An idea for Sunday

A while back I read a thought-provoking post by Ouiz (one of my MegaMom interviewees) in which she mentioned an interesting idea she got from the How-To Book of the Mass: before Mass, she prays to ask God to help her hear a single word or phrase that she’s supposed to take with her and ponder throughout the day. She said that God has answered this prayer every time.

I was intrigued, so I tried it.

In my typical ADD, scattered way, my “prayer” was more like thinking that I would like to do that thing that Ouiz did the day before Mass, and then completely forgetting about it after that. So I was caught off guard when I was kneeling in Mass the next day, and during the Consecration a phrase I’ve heard every single Sunday since I began attending Catholic churches hit me like a ton of bricks:

A death he freely accepted.

I suddenly remembered my little prayer, and there was no question that this was the phrase I was meant to hear. Normally I would analyze something like this to death, focusing on a bunch of other phrases after that, wondering which one I was supposed to meditate on or if this whole thing was all in my head — but this time there was no doubt. That was my phrase, and God wanted me to think about it.

As I lay in bed that night, I rolled it over and over in my mind.

A death.

God died. God…died. God — the author of all that is, the Force behind everything from love to oceans to supernovae — experienced death.

He freely accepted.

In his human form, he felt pain, experienced dread, wished it could be some other way. He could have gotten out of it. But he didn’t. He gave up everything, and he gave it up for us. Without complaint. About to experience the most painful, unfair, unjust, undeserved act in the history of the universe, he accepted it without even an utterance of the type of complaining I do when I feel like I have too much laundry to do.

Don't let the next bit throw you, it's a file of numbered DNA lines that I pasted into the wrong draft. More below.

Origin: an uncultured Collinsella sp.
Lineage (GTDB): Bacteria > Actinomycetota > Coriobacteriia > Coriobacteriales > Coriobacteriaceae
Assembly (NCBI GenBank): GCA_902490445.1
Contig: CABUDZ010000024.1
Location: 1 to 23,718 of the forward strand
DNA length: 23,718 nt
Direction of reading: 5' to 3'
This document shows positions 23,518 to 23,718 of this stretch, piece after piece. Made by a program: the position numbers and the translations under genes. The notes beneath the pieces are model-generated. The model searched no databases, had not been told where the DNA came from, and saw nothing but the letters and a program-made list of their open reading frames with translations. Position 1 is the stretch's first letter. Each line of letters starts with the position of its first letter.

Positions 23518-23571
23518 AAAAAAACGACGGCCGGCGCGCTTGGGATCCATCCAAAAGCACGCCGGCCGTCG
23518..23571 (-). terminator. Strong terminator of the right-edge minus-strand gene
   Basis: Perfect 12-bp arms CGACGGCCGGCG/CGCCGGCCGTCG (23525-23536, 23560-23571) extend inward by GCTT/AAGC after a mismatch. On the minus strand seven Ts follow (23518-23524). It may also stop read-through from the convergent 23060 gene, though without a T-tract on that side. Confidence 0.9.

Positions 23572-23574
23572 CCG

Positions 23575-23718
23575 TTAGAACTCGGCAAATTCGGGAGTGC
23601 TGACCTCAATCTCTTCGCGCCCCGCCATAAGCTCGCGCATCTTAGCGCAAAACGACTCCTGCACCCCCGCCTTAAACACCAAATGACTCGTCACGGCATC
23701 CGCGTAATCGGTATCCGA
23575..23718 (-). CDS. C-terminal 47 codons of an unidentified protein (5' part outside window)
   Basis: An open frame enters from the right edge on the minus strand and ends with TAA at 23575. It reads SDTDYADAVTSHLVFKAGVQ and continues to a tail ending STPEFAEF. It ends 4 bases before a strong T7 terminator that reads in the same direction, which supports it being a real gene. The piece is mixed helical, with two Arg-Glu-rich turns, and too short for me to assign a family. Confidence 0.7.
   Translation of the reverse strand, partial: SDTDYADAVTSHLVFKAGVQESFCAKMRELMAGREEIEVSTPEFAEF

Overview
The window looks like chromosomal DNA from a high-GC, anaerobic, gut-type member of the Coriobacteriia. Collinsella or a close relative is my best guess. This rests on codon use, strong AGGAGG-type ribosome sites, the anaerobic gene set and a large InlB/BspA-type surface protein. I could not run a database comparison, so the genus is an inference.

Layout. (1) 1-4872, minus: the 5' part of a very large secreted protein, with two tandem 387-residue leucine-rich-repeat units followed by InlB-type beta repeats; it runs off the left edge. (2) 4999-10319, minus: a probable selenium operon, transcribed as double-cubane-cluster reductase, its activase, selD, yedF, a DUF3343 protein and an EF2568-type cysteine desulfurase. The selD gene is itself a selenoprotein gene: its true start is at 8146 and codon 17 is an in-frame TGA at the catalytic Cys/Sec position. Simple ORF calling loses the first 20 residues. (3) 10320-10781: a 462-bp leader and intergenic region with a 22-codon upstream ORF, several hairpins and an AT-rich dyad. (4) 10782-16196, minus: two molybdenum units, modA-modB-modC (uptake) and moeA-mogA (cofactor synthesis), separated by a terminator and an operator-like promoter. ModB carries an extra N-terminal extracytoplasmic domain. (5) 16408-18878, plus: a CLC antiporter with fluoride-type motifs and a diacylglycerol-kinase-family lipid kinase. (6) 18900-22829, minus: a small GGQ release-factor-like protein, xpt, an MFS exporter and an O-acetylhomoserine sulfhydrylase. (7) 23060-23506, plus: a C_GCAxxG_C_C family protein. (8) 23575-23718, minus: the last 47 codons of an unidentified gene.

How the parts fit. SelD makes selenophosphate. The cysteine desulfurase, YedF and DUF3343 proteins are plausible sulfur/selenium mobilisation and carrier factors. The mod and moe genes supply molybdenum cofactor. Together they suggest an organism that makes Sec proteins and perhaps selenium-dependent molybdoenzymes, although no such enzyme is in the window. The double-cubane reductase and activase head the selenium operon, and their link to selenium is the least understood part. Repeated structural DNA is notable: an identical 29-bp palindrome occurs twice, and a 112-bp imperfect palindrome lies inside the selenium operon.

This ended up being a powerful meditation that gave me a lot of important food for thought, specifically in areas that I most needed to work on (ahem, complaining about even the smallest sacrifices).

I thought I’d share in case anyone else finds it interesting. Every time I’ve prayed for this since then, I have received an equally clear, helpful answer. Each Sunday now I look forward to seeing what new word or phrase I’ll be given to ponder throughout the week.

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Enter the Conversation...

19 Responses to “An idea for Sunday”
  1. Betsy says:

    Oooh, that’s precious, Jen.

    There’s something that I learned that is so similar to that, which a friend (OK, a counselor) turned me on to, and which (like in your example) really works every time. The answer might be quick or slow, but it always comes.

    It’s this: When you are suffering some pain that someone has caused you, or even that you caused yourself, ask Jesus specifically, “When did you experience this same kind of pain?” Because He did. He experienced it all.

    When Jesus reveals to you what he felt and when, then you are no longer alone in your pain. You are joined in your suffering by the Firstborn who reigns, and you are comforted (and so, more able to forgive).

    I’ve prayed this prayer with precious results. Some of the answers are things I’ve read before in the Word, and some aren’t! Sometimes, it really seems like Jesus is sharing with my how he felt on the cross or other times that aren’t recorded in Scripture.

    One of the most memorable times was when I had done a good and difficult thing, and one of my friends was accusing me of having bad intentions. Although I had been speaking the truth in love, she accused me to others, calling me self-righteous, judgmental, and controlling.